You’re here because you might be wanting answers to the question; How is water distributed through the biosphere?
Now if you don’t know what water is then you probably aren’t from around here, and you should probably think of either going back to your planet or getting some education.
But since I’m feeling extra nice today, I’ll give you a hint. (It makes up a little over 70% of our planet).
In this article, you'll learn about water, the biosphere, how water is distributed through it, the processes, the steps, and everything.
So get a tall glass of something chill (preferably water), sit back, and enjoy the reading.
The distribution of water in the biosphere is done through a process called the water cycle. Where water passes through a series of other processes like evaporation, precipitation, etc.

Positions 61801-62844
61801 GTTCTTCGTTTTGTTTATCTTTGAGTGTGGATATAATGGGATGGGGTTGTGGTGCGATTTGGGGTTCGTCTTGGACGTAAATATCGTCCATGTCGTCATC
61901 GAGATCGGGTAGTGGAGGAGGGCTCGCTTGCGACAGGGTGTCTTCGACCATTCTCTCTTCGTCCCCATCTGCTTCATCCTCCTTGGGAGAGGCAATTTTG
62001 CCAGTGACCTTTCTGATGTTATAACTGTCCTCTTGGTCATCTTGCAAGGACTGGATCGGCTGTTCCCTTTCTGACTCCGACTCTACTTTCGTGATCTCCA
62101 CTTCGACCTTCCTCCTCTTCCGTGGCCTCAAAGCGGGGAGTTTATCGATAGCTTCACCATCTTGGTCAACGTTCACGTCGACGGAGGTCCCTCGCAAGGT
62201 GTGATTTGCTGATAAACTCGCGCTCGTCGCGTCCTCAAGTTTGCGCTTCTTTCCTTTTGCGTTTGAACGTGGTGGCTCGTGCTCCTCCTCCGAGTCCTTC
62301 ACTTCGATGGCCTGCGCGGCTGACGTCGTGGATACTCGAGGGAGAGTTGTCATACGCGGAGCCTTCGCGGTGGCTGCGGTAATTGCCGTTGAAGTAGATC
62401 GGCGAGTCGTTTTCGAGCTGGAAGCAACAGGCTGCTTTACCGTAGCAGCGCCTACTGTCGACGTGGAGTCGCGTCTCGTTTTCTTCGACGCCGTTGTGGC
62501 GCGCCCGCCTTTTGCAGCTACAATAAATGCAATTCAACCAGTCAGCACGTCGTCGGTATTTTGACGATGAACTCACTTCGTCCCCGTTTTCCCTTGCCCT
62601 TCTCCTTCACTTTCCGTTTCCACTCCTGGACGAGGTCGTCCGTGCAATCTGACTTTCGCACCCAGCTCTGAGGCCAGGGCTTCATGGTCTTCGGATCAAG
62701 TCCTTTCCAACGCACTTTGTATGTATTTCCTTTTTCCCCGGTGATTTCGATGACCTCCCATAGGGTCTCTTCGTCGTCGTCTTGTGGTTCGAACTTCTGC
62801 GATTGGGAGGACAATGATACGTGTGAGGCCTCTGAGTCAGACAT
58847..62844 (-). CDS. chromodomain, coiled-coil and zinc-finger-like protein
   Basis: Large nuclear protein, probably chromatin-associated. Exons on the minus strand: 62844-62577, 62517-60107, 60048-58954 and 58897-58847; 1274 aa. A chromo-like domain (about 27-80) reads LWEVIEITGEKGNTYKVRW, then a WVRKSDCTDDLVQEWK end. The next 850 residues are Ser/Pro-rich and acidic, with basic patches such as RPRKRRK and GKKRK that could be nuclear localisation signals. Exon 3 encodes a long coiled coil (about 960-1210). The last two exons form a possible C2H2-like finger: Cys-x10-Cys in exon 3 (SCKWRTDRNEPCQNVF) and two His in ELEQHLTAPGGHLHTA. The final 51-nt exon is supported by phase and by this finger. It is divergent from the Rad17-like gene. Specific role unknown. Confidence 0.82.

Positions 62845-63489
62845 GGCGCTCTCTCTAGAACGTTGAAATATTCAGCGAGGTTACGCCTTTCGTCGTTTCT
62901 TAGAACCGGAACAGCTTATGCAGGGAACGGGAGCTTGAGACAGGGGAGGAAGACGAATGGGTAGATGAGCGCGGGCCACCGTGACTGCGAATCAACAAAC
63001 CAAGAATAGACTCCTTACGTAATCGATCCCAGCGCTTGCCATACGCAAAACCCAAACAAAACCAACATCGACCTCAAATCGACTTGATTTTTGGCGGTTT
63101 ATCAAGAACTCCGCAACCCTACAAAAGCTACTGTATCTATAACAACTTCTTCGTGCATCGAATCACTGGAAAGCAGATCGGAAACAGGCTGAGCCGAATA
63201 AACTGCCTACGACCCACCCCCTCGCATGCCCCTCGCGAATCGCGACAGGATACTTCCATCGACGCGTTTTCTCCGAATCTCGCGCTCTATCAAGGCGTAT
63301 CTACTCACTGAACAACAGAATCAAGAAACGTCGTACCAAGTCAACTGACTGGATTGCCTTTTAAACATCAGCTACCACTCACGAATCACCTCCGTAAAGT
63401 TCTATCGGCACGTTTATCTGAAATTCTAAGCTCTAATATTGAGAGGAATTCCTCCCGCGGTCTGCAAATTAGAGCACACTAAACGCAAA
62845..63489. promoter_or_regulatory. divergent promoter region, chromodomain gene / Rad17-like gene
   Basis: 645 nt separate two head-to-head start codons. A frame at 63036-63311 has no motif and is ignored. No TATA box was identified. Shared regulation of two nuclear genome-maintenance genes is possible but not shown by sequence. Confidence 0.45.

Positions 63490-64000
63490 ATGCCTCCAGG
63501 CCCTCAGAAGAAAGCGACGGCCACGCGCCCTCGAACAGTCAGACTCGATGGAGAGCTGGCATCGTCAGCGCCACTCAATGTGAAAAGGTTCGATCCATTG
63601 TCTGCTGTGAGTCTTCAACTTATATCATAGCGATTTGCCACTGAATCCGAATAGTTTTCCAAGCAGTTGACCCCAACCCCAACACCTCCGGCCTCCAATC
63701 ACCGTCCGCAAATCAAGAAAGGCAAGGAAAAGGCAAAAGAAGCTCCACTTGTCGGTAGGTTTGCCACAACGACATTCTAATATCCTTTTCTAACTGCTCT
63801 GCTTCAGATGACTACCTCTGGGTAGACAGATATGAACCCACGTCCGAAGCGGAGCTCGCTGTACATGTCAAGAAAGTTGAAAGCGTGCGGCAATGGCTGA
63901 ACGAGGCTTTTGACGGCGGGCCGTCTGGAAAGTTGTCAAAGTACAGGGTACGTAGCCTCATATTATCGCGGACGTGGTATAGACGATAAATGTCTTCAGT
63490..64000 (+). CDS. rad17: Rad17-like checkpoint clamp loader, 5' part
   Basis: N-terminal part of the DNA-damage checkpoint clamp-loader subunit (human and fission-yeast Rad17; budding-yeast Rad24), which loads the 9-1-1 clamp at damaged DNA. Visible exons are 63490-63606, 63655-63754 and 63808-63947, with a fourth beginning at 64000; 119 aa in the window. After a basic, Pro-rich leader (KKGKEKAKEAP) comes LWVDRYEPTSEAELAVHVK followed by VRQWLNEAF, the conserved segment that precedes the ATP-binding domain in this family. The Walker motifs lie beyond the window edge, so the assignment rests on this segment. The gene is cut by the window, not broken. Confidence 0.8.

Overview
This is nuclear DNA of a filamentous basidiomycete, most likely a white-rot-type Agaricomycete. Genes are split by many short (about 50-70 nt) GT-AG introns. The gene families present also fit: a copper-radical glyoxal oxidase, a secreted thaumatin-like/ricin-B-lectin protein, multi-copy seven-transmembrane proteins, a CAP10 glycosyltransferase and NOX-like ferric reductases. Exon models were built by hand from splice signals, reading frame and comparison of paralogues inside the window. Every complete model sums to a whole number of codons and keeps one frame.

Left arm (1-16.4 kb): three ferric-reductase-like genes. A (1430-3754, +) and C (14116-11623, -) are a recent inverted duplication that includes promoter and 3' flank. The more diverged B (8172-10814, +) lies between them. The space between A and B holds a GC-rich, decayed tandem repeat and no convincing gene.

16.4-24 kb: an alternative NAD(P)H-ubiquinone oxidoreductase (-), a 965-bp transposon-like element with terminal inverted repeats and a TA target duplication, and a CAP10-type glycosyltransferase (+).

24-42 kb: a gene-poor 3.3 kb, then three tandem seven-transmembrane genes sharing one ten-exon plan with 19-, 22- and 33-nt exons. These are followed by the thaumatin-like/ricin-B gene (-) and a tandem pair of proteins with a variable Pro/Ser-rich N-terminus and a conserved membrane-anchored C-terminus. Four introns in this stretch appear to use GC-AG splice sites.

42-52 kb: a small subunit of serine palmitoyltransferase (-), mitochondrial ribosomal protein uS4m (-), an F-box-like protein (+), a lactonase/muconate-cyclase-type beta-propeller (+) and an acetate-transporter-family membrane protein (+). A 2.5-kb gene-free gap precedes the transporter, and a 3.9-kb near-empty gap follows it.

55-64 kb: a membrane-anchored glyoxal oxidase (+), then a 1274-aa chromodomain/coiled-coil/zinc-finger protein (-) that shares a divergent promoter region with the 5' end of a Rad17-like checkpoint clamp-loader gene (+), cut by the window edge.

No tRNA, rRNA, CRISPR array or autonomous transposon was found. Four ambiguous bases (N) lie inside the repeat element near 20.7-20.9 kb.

Simply put, the biosphere is the Earth’s zone of life. Or you can call the biosphere that portion of the earth where you can find life.
Everything from the deepest of tree roots systems in forest to the deepest and darkest ocean trenches.
Or from the rich and luxuriant rainforest to the incredibly high mountaintops, literally, anything that has lived on Earth makes up the biosphere.
Another question you might be asking is “fishes and other aquatic animals live in water, are they a part of the biosphere?”
Well, YES and NO! It’s a bit more complicated, you see. According to scientists, the earth is believed to be in spheres.
And these spheres are:
- The lithosphere: This is the solid layer of the earth.
- The Atmosphere: This is the thin layer of air that covers the Lithosphere.
- The Hydrosphere: This is the whole water on earth. This includes the water in the air and in the ground.
Now life can be found in all three of these spheres, so technically the biosphere (which is the 4th sphere) overlaps all of these spheres.